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In Rudin's book, Real and Complex analysis, Lemma 6.3. states:

If $z_1,...,z_N$ are complex numbers then, there is a subset $S$ of $\{1,...,N\}$ for which $$\left|\sum_{k\in S} z_k\right|\ge \frac{1}{\pi}\sum _{k=1}^N |z_k|.$$

In the proof he claims the following: Let $\theta_0$ be the value for which $$\sum _{k=1}^N |z_k|\cos^{+}(\alpha_k-\theta),$$

attains it's maximum. Therefore

$$\sum _{k=1}^N |z_k|\cos^{+}(\alpha_k-\theta_0)\ge \frac{1}{2\pi}\int_{-\pi}^\pi\sum _{k=1}^N |z_k|\cos^{+}(\alpha_k-\eta)d\eta=\frac{1}{\pi}\sum _{k=1}^N |z_k|,\tag{1}$$

i.e. the maximum is bounded below by the avergae of the sum over $[-\pi,\pi]$.

Could someone help me to understand why this is true. I can see, for example, that there is a constant $0<C<1$ such that inequality $(1)$ is true for $C$ instead of $\pi$, however, I fail to see why his claim is true.

Moreover, is $1/\pi$ the best constant?

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    $\begingroup$ You have a continuous function $f\colon [-\pi,\pi] \to \mathbb{R}$. Then the maximum of $f$ is not smaller than the average, $$\max \{ f(\theta) : -\pi \leqslant \theta \leqslant \pi\} \geqslant \frac{1}{2\pi}\int_{-\pi}^\pi f(\eta)\,d\eta.$$ In this case, $$f(\theta) = \sum_{k=1}^N \lvert z_k\rvert \cos^+(\alpha_k-\theta),$$ and the average of $\cos^+(\alpha-\theta)$ is $\frac{1}{\pi}$ for all $\alpha$. $1/\pi$ is, iirc, sharp. $\endgroup$ – Daniel Fischer Jun 11 '14 at 20:55
  • $\begingroup$ @DanielFischer, sometimes I feel so stupid. I was considering for each $k$, the function $|z_k|\cos^{+}(\alpha_k-\theta)$ and trying to apply your idea. Anyway, what is iirc? $\endgroup$ – Tomás Jun 11 '14 at 21:00
  • $\begingroup$ "If I recall/remember correctly" $\endgroup$ – Daniel Fischer Jun 11 '14 at 21:02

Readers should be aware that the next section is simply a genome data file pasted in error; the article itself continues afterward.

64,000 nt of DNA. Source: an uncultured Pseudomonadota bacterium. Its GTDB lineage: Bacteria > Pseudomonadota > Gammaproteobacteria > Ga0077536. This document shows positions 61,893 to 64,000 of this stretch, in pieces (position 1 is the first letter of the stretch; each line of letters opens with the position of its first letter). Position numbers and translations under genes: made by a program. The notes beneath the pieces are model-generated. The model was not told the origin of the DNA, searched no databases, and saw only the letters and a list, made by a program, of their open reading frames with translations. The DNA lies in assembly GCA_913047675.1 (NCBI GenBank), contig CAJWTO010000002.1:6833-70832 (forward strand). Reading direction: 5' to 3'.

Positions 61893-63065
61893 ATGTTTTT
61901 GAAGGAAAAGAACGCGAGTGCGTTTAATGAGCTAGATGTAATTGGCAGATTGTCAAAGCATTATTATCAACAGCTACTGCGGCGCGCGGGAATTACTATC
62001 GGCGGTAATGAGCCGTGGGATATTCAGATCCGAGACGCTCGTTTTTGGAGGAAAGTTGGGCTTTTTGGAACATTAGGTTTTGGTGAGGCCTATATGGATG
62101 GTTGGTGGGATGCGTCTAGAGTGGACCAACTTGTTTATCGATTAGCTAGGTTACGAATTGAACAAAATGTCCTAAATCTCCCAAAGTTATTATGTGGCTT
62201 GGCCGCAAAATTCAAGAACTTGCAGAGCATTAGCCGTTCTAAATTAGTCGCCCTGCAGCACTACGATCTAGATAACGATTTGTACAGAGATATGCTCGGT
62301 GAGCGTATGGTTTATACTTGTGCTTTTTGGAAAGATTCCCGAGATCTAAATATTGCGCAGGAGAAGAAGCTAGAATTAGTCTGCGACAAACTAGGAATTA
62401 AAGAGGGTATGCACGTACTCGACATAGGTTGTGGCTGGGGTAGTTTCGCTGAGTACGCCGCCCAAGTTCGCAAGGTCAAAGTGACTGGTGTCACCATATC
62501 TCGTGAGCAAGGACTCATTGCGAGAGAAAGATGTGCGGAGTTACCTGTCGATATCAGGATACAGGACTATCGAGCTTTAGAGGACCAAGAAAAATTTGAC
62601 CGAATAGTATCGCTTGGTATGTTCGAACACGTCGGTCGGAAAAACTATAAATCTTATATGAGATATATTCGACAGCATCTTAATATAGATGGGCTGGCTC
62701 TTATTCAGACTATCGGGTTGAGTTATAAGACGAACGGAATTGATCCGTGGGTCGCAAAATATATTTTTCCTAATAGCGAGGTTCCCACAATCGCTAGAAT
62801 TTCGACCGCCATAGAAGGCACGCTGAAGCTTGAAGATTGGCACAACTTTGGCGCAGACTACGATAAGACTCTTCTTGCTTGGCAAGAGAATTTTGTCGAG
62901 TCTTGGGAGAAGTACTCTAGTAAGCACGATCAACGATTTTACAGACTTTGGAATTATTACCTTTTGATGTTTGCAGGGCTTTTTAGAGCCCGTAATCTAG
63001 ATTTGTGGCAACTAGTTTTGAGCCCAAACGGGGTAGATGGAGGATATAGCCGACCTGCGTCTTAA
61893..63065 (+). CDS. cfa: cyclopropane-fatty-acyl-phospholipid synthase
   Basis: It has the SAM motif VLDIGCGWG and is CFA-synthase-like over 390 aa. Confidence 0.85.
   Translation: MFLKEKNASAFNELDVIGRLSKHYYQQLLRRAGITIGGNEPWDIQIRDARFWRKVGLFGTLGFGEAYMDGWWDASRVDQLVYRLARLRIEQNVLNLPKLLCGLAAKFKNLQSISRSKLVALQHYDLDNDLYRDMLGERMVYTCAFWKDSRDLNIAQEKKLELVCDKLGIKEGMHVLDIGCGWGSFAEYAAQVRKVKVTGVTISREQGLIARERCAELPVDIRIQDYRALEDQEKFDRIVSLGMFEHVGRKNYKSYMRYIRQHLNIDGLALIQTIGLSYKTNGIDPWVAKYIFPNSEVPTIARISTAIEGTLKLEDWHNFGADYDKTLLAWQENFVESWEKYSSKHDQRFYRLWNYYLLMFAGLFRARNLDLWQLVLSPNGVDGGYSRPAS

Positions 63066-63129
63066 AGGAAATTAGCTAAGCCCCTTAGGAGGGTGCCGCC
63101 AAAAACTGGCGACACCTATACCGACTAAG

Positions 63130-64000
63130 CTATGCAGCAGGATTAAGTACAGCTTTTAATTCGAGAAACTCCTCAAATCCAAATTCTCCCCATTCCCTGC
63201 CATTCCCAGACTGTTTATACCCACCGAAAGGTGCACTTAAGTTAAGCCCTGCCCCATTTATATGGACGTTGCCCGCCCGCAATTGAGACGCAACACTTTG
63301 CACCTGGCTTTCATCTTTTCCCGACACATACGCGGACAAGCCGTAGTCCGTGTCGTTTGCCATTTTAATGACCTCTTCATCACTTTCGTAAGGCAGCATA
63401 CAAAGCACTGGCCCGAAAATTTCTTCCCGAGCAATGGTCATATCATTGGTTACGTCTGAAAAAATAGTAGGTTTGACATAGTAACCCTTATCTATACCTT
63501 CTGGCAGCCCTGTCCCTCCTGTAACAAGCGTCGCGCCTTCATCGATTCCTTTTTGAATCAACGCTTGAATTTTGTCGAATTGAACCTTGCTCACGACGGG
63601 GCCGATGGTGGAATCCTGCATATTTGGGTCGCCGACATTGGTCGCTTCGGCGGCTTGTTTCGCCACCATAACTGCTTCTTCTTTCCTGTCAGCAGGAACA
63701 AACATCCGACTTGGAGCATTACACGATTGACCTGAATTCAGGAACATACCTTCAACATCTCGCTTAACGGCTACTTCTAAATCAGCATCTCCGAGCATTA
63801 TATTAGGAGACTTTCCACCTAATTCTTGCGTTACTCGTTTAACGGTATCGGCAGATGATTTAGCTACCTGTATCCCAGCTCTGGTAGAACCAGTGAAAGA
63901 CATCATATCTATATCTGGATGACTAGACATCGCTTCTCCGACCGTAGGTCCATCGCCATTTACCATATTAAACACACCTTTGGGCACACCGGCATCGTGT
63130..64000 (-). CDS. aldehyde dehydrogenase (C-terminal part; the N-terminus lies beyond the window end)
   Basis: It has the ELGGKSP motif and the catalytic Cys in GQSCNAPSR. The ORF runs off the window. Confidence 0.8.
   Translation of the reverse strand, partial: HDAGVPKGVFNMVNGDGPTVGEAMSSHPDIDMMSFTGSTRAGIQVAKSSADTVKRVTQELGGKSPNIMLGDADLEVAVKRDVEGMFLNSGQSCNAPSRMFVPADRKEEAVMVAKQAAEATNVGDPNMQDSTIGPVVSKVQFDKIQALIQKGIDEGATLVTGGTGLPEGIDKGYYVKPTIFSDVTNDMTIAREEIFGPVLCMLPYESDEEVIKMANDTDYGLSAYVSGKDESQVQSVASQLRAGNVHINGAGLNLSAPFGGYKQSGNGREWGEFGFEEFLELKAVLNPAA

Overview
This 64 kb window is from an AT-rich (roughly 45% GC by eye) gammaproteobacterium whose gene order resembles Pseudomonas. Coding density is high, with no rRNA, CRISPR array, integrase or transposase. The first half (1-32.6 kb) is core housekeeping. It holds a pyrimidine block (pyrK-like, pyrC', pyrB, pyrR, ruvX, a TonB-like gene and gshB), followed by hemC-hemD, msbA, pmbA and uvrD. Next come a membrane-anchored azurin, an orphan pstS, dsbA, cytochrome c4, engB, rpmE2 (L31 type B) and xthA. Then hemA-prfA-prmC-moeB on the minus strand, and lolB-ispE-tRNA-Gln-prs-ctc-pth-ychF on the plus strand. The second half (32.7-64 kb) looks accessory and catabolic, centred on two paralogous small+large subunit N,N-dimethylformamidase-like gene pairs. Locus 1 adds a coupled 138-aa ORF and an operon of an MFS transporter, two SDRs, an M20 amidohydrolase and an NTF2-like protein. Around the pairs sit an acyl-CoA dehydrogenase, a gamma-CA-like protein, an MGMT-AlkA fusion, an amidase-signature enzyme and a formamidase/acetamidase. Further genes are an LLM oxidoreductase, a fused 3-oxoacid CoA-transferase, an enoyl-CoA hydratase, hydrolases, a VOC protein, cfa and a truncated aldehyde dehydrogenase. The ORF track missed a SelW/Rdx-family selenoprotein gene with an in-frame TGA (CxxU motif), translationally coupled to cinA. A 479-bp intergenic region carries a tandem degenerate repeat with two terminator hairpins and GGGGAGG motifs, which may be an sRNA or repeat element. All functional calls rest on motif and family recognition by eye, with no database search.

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Yes, $1/\pi$ cannot be replaced by a larger constant. Observe that $$ \sup_S\left|\sum_{k\in S } z_k\right| = \sup_{\theta \in [0,2\pi]} \sum_{k=1}^N |z_k|\cos^+ (\alpha_k-\theta) \tag1$$ (This relation is also used in the proof of the inequality). The point being that maximizing the modulus of some quantity $\Sigma$ amounts to maximizing $\operatorname{Re}(e^{-i\theta}\Sigma)$ over $\theta$. And the maximum of the latter is obtained simply by taking all $z_k$ which contribute positively.

Let $z_k$ be uniformly distributed on the unit circle, so the gap between them is $2\pi/N$. Then
$$\frac{2\pi}{N}\sum_{k=1}^N |z_k|\cos^+ (\alpha_k-\theta) \approx\int_{ 0 }^{2\pi } \cos^+ (t-\theta) \,dt = 2 $$ no matter what $\theta$ is. (We have convergence of Riemann sum to the integral as $N\to\infty$). Hence , $$ \frac{1}{N} \sum_{k=1}^N |z_k|\cos^+ (\alpha_k-\theta) \approx \frac{1}{\pi} $$


For completeness I copy Daniel Fischer's comment:

You have a continuous function $f\colon [-\pi,\pi] \to \mathbb{R}$. Then the maximum of $f$ is not smaller than the average, $$\max \{ f(\theta) : -\pi \leqslant \theta \leqslant \pi\} \geqslant \frac{1}{2\pi}\int_{-\pi}^\pi f(\eta)\,d\eta.$$ In this case, $$f(\theta) = \sum_{k=1}^N \lvert z_k\rvert \cos^+(\alpha_k-\theta),$$ and the average of $\cos^+(\alpha-\theta)$ is $\frac{1}{\pi}$ for all $\alpha$.

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